V&A Dundee, Dundee, Scotland | Kengo Kuma, 2018
V&A Dundee is inspired by the cliffs on Scotland’s North-Eastern coastline, and resembles waves or the hull of a ship. Its cutting-edge form creates shadow patterns which change based on weather circumstances and time of day. The museum is located on the river Tay waterfront, and signifies the city’s shipbuilding heritage. Imagined by Kengo Kuma (b. 1954), V&A Dundee’s inverted pyramid form twists both horizontally and vertically, its two halves separating on the ground and uniting on the top floor. This meeting point forms a tunnel; a frame and route through which the city and the river are reconnected. The façade is covered in pre-cast stone cladding, whilst the interior is finished with toned-down wooden panels. V&A Dundee incorporates an auditorium, exhibition galleries, a main hall and a learning centre.
Kistefos Museum, Jevnaker, Norway | Bjarkge Ingels Group, 2019
The Twist, designed by Danish studio Bjarke Ingels Group, is set in the scenic Kistefos sculpture park just an hour away from Oslo, Norway. It is home to large-scale outdoor works by renowned artists such as Anish Kapoor, Claes Oldenburg, Tony Cragg and Yayoi Kusama. The Twist is a simple beam whose sculptural volumes act as both a gallery and a bridge connecting the banks of river Randselva. “Contrary to what the eye perceives, The Twist consists only of straight lines. The long aluminium and wood panels are twisted as in a deck of cards to form a fan shape. The illusion is that you see curves everywhere, but in reality, everything is straight.” Inside the curve, at the central point of the building, a staircase acts as an unofficial seating area ideal for video projections, performances and public events. The minimalist muted tones create a neutral space, whilst the floor-to-ceiling glass panels provide a picturesque panorama.
Opus, Dubai, UAE | Zaha Hadid Architects (ZHA), 2020
The Opus is a mixed-use complex located in Dubai’s business district. It balances concepts of solid and void, opaque and transparent, interior and exterior, and is a significant milestone for the studio’s late founder. “The design for Opus was presented by Zaha Hadid in 2007,” ZHA explains. “It is the only hotel in which Hadid created both the structure and interior spaces.” It is made of two separate towers that float into one other and create a cubic shape. In the centre is an eight-storey tall free-form void. During the day, the façade – created from curved glass glazing – behaves as a mirror. It reflects the sun and movement of the busy neighbourhood. Meanwhile, at night, the Opus turns into a projector screen illuminating the city with light installations. The building is home to a hotel, office floors, private residences and restaurants.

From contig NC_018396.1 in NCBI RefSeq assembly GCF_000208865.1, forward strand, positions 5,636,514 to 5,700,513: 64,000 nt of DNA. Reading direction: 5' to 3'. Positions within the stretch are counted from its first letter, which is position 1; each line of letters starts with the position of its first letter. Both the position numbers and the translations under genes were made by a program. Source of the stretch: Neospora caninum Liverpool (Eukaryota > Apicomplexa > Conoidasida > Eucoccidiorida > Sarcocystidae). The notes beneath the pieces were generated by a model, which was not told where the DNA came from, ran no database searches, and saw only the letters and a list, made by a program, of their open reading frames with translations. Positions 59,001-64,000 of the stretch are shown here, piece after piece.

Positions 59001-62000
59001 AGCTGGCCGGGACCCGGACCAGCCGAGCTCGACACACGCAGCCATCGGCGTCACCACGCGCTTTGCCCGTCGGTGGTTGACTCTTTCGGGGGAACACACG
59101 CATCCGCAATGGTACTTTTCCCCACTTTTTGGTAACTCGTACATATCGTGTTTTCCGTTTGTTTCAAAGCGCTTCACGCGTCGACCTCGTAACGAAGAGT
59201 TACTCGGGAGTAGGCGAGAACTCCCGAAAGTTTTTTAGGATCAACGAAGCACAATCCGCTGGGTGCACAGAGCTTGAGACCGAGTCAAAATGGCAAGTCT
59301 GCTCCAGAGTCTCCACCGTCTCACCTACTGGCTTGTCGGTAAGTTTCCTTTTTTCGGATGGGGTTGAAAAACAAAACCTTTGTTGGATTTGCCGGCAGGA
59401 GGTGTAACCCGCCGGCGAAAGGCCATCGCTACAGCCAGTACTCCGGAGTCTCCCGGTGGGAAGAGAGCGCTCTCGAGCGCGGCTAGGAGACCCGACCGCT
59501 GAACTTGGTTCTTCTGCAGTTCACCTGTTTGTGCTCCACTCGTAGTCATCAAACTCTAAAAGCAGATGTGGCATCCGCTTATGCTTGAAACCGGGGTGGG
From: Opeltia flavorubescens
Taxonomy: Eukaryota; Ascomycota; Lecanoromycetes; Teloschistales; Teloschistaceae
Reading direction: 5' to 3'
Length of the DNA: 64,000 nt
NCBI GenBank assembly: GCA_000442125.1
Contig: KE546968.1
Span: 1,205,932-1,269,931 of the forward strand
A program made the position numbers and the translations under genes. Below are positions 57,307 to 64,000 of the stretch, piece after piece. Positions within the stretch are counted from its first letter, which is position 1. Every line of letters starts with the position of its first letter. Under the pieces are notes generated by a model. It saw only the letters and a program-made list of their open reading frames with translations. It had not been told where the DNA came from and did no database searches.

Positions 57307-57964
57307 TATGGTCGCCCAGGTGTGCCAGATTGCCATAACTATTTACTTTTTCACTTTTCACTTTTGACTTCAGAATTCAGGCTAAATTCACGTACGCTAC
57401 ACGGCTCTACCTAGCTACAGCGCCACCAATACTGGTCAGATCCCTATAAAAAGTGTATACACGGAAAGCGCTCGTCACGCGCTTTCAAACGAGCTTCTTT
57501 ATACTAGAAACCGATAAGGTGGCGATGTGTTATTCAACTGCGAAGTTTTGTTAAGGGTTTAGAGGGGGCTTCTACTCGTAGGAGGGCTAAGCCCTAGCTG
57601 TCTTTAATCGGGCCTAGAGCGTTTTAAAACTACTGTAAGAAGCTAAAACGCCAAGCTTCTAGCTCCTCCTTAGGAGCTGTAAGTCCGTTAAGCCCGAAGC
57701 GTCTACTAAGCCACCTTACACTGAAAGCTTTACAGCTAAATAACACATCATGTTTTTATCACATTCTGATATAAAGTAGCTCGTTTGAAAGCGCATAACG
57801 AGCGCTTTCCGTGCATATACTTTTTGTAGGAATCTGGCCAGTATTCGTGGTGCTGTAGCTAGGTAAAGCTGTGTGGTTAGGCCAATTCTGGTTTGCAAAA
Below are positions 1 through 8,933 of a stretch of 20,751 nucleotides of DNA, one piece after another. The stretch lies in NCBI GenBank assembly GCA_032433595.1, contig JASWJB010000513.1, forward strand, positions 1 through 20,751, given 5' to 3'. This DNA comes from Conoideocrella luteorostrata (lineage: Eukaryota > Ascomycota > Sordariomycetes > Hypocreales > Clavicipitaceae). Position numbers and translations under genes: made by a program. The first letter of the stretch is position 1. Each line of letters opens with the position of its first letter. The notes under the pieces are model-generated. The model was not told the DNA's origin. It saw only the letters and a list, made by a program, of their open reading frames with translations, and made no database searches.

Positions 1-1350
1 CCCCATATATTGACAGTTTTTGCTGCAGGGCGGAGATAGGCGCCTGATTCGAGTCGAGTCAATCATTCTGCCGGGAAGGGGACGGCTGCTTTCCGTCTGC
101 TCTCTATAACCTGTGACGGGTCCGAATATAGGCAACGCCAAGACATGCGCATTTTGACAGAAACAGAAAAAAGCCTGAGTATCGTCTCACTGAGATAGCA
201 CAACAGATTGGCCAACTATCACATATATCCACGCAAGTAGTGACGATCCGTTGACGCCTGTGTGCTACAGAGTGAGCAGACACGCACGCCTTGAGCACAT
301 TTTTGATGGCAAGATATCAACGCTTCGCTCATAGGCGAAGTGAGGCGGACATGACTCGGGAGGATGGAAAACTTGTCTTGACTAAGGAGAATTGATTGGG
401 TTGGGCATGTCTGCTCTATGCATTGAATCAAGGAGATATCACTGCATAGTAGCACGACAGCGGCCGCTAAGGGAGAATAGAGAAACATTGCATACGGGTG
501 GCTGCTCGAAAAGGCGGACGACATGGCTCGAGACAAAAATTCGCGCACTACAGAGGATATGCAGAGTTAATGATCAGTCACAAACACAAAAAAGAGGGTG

Little Island, New York, USA | Heartherwick Studio, 2021
Little Island is a public park located at 13th Street on the Hudson River, New York. It was designed by Thomas Heatherwick of Heatherwick Studio, with landscape design by Signe Nielsen of MNLA. The whole venue balances upon 132 mushroom-shaped concrete pillars, creating a playful rhythm and slight elevation to the terrain. Little Island provides a unique green space that hosts creative performances and educational programmes, including circus, dance, music, spoken word and more. Interactive events range from workshops with local artists to collaborative fairs with renowned cultural organisations. Besides acting as a leisure centre, Little Island is also home to more than 350 species of plants. They change with the seasons, from bright green trees and shrubs to autumn foliage and evergreens.
House of Music Hungary, Budapest, Hungary | Sou Fujimoto, 2022
The House of Music Hungary examines evolution of sounds over time – from the development of the human voice to modern pop culture trends. Japanese architect Sou Fujimoto (b. 1971) was inspired by the abundance of neighbouring green space; he designed the structure to imitate a canopy of trees. Its circular volumes invite audiences from each direction and are pierced with natural light. The environmentally friendly building is almost entirely translucent, establishing a harmonious transition between natural and man-made worlds. Over 30,000 decorative leaves are suspended from the ceiling. Inside, the pavilion is divided into three sections: subterranean galleries house a permanent exhibition; on the ground floor there is a glass-walled concert hall and open-air stage; whilst the top floor is dedicated to education.
Words: Fruzsina Vida
1. MAAT, Lisbon, Portugal. Image: Nuno Antunes
2. The Shard, London, UK. Image: Andrea De Santi
3. Florida Polytechnic University, Lakeland, USA. Image: Allan Karchmer
4. River, New Canaan, USA. Image: Dean Kaufman
5. MAAT, Lisbon, Portugal. Image: Div Manickam
6. Lascaux IV, Montignac, France. Image: photo © Luc Boegly + Sergio Grazia
7. V&A Dundee, Dundee, UK. Image: ©Hufton+Crow
8. The Twist. Image: Patrik Blouder
9. Opus, Dubai, UAE. Image: Laurian Ghnitoiu
10. Little Island. Image: New York Times
11. House of Music, Budapest, Hungary. Image: Liget Project